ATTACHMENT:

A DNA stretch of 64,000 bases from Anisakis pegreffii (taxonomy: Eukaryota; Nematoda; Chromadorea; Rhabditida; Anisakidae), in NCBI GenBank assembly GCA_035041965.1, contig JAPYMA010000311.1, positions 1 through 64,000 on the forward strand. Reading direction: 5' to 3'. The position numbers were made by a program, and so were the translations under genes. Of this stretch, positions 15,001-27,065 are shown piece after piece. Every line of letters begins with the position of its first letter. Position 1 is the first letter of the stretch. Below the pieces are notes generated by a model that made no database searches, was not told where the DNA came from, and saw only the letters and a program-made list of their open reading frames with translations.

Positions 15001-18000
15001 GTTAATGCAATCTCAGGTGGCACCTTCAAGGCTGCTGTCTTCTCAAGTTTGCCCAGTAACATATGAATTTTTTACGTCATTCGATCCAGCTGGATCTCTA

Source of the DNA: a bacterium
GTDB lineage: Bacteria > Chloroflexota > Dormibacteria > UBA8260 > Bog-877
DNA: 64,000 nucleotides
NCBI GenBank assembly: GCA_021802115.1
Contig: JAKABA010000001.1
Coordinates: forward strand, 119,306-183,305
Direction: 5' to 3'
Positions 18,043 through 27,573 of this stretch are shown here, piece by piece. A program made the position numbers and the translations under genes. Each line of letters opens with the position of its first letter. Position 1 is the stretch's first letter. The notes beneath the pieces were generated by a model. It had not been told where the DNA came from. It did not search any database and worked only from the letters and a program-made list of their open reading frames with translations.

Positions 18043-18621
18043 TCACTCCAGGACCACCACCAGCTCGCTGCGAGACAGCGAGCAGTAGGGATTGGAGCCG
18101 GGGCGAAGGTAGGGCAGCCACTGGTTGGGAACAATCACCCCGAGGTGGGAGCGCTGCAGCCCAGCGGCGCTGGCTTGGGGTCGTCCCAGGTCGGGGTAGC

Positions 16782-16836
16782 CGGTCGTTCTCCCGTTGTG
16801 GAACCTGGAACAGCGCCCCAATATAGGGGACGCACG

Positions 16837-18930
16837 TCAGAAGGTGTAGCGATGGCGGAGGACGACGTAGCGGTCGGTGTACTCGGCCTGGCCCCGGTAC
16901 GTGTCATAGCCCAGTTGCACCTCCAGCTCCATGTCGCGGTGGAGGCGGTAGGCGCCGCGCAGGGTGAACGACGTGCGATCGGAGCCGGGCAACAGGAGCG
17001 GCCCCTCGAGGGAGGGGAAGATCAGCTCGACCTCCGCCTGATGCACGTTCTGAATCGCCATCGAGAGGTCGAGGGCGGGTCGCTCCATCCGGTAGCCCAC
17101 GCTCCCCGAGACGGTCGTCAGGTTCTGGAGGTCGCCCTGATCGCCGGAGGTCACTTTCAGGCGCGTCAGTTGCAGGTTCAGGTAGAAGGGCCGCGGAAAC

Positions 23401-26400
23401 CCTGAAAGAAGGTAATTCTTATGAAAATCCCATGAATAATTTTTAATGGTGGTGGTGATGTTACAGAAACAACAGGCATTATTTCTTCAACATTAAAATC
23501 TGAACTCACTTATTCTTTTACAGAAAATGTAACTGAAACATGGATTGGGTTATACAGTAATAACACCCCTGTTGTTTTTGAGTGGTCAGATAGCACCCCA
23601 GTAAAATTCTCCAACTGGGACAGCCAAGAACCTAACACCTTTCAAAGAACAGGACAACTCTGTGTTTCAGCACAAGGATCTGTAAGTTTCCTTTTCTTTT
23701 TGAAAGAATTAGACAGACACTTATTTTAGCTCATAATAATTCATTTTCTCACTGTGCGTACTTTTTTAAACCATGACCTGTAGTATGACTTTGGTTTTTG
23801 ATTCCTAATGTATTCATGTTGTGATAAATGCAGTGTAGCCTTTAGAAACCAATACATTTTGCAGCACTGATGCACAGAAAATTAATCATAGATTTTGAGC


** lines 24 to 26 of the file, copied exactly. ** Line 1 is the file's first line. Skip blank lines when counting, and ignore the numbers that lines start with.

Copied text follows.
23401 CCTGAAAGAAGGTAATTCTTATGAAAATCCCATGAATAATTTTTAATGGTGGTGGTGATGTTACAGAAACAACAGGCATTATTTCTTCAACATTAAAATC
23501 TGAACTCACTTATTCTTTTACAGAAAATGTAACTGAAACATGGATTGGGTTATACAGTAATAACACCCCTGTTGTTTTTGAGTGGTCAGATAGCACCCCA
23601 GTAAAATTCTCCAACTGGGACAGCCAAGAACCTAACACCTTTCAAAGAACAGGACAACTCTGTGTTTCAGCACAAGGATCTGTAAGTTTCCTTTTCTTTT